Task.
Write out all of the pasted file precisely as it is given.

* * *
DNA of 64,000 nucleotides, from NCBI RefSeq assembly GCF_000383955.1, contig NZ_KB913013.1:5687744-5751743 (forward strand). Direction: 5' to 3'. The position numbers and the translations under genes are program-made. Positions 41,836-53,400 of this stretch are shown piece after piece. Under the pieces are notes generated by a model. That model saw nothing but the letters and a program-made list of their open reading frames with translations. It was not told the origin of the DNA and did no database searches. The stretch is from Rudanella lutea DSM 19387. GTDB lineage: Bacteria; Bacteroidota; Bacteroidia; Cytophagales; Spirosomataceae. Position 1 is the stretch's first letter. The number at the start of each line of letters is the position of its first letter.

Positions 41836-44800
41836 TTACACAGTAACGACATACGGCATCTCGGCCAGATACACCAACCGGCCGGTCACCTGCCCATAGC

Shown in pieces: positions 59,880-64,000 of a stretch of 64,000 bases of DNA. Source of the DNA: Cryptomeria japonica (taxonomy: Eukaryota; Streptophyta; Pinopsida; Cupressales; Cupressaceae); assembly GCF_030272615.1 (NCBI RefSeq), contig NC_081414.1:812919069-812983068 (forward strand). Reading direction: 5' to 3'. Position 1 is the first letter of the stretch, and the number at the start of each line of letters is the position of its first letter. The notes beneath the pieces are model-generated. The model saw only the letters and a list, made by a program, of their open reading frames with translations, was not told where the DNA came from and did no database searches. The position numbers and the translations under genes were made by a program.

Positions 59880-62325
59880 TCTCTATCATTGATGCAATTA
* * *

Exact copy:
DNA of 64,000 nucleotides, from NCBI RefSeq assembly GCF_000383955.1, contig NZ_KB913013.1:5687744-5751743 (forward strand). Direction: 5' to 3'. The position numbers and the translations under genes are program-made. Positions 41,836-53,400 of this stretch are shown piece after piece. Under the pieces are notes generated by a model. That model saw nothing but the letters and a program-made list of their open reading frames with translations. It was not told the origin of the DNA and did no database searches. The stretch is from Rudanella lutea DSM 19387. GTDB lineage: Bacteria; Bacteroidota; Bacteroidia; Cytophagales; Spirosomataceae. Position 1 is the stretch's first letter. The number at the start of each line of letters is the position of its first letter.

Positions 41836-44800
41836 TTACACAGTAACGACATACGGCATCTCGGCCAGATACACCAACCGGCCGGTCACCTGCCCATAGC

Shown in pieces: positions 59,880-64,000 of a stretch of 64,000 bases of DNA. Source of the DNA: Cryptomeria japonica (taxonomy: Eukaryota; Streptophyta; Pinopsida; Cupressales; Cupressaceae); assembly GCF_030272615.1 (NCBI RefSeq), contig NC_081414.1:812919069-812983068 (forward strand). Reading direction: 5' to 3'. Position 1 is the first letter of the stretch, and the number at the start of each line of letters is the position of its first letter. The notes beneath the pieces are model-generated. The model saw only the letters and a list, made by a program, of their open reading frames with translations, was not told where the DNA came from and did no database searches. The position numbers and the translations under genes were made by a program.

Positions 59880-62325
59880 TCTCTATCATTGATGCAATTA